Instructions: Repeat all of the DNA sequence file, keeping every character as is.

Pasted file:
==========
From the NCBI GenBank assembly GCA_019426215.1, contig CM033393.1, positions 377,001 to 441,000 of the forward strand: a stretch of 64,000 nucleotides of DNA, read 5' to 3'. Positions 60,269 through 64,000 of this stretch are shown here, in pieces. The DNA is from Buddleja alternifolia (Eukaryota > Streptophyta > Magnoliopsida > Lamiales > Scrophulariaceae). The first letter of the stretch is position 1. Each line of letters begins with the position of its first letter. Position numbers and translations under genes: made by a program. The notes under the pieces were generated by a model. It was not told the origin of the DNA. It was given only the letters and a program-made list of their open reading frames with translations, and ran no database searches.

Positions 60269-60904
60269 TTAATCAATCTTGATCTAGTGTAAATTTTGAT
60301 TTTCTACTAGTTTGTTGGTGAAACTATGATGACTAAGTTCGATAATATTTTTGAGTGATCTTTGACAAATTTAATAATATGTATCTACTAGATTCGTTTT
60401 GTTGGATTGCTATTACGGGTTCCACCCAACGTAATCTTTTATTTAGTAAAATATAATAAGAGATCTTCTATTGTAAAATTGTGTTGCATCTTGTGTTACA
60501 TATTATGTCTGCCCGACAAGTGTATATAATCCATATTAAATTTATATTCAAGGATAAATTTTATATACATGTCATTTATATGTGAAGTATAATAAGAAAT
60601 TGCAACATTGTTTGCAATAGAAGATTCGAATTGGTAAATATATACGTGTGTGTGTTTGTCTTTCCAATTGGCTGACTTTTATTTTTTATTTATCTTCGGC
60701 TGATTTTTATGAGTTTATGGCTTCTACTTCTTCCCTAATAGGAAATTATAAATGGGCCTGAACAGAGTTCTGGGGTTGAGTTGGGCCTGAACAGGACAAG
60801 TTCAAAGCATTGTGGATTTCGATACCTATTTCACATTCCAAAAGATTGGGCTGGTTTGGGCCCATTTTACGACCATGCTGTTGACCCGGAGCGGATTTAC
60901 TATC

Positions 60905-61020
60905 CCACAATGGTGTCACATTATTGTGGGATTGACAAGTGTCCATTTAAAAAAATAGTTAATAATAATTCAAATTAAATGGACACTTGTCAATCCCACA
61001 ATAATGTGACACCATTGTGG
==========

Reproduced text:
From the NCBI GenBank assembly GCA_019426215.1, contig CM033393.1, positions 377,001 to 441,000 of the forward strand: a stretch of 64,000 nucleotides of DNA, read 5' to 3'. Positions 60,269 through 64,000 of this stretch are shown here, in pieces. The DNA is from Buddleja alternifolia (Eukaryota > Streptophyta > Magnoliopsida > Lamiales > Scrophulariaceae). The first letter of the stretch is position 1. Each line of letters begins with the position of its first letter. Position numbers and translations under genes: made by a program. The notes under the pieces were generated by a model. It was not told the origin of the DNA. It was given only the letters and a program-made list of their open reading frames with translations, and ran no database searches.

Positions 60269-60904
60269 TTAATCAATCTTGATCTAGTGTAAATTTTGAT
60301 TTTCTACTAGTTTGTTGGTGAAACTATGATGACTAAGTTCGATAATATTTTTGAGTGATCTTTGACAAATTTAATAATATGTATCTACTAGATTCGTTTT
60401 GTTGGATTGCTATTACGGGTTCCACCCAACGTAATCTTTTATTTAGTAAAATATAATAAGAGATCTTCTATTGTAAAATTGTGTTGCATCTTGTGTTACA
60501 TATTATGTCTGCCCGACAAGTGTATATAATCCATATTAAATTTATATTCAAGGATAAATTTTATATACATGTCATTTATATGTGAAGTATAATAAGAAAT
60601 TGCAACATTGTTTGCAATAGAAGATTCGAATTGGTAAATATATACGTGTGTGTGTTTGTCTTTCCAATTGGCTGACTTTTATTTTTTATTTATCTTCGGC
60701 TGATTTTTATGAGTTTATGGCTTCTACTTCTTCCCTAATAGGAAATTATAAATGGGCCTGAACAGAGTTCTGGGGTTGAGTTGGGCCTGAACAGGACAAG
60801 TTCAAAGCATTGTGGATTTCGATACCTATTTCACATTCCAAAAGATTGGGCTGGTTTGGGCCCATTTTACGACCATGCTGTTGACCCGGAGCGGATTTAC
60901 TATC

Positions 60905-61020
60905 CCACAATGGTGTCACATTATTGTGGGATTGACAAGTGTCCATTTAAAAAAATAGTTAATAATAATTCAAATTAAATGGACACTTGTCAATCCCACA
61001 ATAATGTGACACCATTGTGG